But I don't know how many people have actually followed the individual movies. They have not been 'that' successful. It's possible audiences have just reached a point where they no longer have to be ingratiated into a comic book world, which means that the innovations which come from a filmmaker having to translate comics into film could dwindle a little bit.
I don't know if you intentionally quoted him saying your his favorite poster that many times, but I laughed pretty hard either way. You're a great poster and i'm not taking away from that I just thought it was funny you quoted it multiple times and bolded it the final time.

bravo
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  #180  
Old 05-06-2012, 11:55 PM
Quote:
Originally Posted by adamjohnson View Post
This is all mythology, right? Where tragic characters abound.

Thor/Loki: blood brothers, Loki tries to make amends after conquering Asgard.. but Thor kills him, since Loki is a trickster and all.

He's tragic villain. I foresee Tom Hiddleston helping the Avengers in the next one. Hes beloved by the fangirls, you know.

From Tom:

Tom: All of his villainy comes from a kind of betrayal. He just feels like the narrative of his whole life has been an appalling lie. So hes kind of heartbroken. And maybe if someone can actually get through this sort of, the leather and metal and this shell of anger that he has, maybe they can like, give him a hug. [x]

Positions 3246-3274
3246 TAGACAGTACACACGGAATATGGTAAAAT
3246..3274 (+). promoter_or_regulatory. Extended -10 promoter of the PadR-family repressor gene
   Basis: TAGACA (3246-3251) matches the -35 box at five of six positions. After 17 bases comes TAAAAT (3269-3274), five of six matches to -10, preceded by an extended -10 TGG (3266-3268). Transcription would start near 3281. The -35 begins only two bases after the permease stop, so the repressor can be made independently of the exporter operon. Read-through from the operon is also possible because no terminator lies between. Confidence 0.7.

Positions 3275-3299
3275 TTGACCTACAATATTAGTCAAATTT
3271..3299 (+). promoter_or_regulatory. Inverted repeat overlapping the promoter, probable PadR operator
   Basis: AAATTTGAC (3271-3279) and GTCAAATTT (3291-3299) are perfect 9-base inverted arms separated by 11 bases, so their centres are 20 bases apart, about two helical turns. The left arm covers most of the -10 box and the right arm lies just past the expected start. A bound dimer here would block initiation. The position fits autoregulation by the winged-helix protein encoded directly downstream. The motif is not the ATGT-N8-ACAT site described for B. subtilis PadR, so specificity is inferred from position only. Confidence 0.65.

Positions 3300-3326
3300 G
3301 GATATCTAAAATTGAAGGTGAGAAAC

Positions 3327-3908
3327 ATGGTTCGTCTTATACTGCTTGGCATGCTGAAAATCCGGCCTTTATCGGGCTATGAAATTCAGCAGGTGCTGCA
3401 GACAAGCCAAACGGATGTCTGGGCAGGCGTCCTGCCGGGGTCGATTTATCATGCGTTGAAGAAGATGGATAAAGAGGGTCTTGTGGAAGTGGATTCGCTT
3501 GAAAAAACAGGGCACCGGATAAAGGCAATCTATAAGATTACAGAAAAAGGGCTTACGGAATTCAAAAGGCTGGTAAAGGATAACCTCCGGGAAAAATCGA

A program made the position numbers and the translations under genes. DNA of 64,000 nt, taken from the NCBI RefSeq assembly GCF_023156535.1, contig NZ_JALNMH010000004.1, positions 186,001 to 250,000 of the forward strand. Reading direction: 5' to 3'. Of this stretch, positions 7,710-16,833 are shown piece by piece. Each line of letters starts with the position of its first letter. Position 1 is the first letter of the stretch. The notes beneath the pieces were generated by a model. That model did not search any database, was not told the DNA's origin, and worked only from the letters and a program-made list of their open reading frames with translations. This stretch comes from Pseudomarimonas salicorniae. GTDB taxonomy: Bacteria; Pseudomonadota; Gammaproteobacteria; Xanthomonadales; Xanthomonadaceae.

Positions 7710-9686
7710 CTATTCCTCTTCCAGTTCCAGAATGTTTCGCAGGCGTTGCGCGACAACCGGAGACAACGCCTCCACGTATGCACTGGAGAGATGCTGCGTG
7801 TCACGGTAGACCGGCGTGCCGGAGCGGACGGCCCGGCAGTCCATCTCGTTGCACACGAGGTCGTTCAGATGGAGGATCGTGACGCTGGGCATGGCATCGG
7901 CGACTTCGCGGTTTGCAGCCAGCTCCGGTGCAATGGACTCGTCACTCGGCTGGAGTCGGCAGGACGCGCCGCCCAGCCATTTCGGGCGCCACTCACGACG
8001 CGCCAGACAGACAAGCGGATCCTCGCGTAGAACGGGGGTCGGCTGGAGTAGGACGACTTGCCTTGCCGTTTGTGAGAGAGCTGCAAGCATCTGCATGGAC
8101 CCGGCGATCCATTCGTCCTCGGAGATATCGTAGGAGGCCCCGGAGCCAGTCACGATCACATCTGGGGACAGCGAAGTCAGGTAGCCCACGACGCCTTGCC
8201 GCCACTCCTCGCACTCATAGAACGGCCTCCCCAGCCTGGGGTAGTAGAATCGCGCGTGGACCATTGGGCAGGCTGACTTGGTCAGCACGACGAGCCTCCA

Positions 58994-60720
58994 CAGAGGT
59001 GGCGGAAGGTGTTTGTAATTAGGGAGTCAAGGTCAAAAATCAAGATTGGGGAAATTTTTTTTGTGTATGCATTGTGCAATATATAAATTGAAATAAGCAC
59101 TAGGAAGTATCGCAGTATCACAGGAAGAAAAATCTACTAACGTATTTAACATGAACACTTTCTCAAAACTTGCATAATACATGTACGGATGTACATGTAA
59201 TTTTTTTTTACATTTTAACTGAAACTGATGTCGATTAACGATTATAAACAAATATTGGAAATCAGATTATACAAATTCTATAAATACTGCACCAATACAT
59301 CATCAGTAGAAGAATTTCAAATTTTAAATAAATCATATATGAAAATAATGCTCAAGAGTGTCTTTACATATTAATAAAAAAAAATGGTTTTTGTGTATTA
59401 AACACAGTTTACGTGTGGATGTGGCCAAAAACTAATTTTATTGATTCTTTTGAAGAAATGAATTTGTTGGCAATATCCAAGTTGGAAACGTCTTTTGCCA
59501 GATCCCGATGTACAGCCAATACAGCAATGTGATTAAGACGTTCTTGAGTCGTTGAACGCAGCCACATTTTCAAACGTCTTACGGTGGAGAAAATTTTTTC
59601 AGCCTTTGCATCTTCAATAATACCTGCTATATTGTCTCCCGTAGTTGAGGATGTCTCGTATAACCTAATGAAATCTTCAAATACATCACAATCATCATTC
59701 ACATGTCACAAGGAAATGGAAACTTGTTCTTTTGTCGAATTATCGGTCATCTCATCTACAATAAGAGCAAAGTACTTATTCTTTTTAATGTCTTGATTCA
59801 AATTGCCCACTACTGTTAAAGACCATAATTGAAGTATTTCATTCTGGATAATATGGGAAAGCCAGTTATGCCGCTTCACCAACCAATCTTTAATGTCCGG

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  #181  
Old 05-07-2012, 12:57 AM
Quote:
Originally Posted by SkyNet View Post
Spider Man was the first movie to have an opening weekend of over $100 Million and now The Avengers is the first movie to open to over $200 Million (Although, the number is $200.3 Million.. when actual numbers get released, it is possible for the movie to be under $200 Million)
2002 = Spider-Man breaks the $100 million opening barrier.

2012 = Avengers breaks the $200 million opening barrier.

2022 = Avengers VS X-Men breaks the $300 million opening barrier.

You read it here first.

Also, The front page of Monday's paper: Avengers Set Box Office Records, Shawarma Sales Skyrocket.

Last edited by JoeChar4321; 05-07-2012 at 01:06 AM..
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  #182  
Old 05-07-2012, 04:32 AM
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  #183  
Old 05-07-2012, 07:07 AM
The more I think of it, the more I think he has a shot: Joss Whedon, oscar nomination for best director?

Best movie I know the Academy won't go for, but best director? Come on, everybody has to recognize that he had such a difficult task ahead of himself, and he just delivers. Even more than we were expecting, and we were definitively expecting much of him.

Who agrees?
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  #184  
Old 05-07-2012, 09:06 AM
The more I think about it and let it stew in my head the more I like it...what a fun super hero/summer blockbuster should be....definitely way better than The Incredible Hulk, Iron Man 1/2, Thor and Captain America...cant wait to pick this up on Blu Ray in a couple of months!
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  #185  
Old 05-07-2012, 10:10 AM
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  #186  
Old 05-07-2012, 11:02 AM
Quote:
Originally Posted by miguel_montes View Post
The more I think of it, the more I think he has a shot: Joss Whedon, oscar nomination for best director?

Best movie I know the Academy won't go for, but best director? Come on, everybody has to recognize that he had such a difficult task ahead of himself, and he just delivers. Even more than we were expecting, and we were definitively expecting much of him.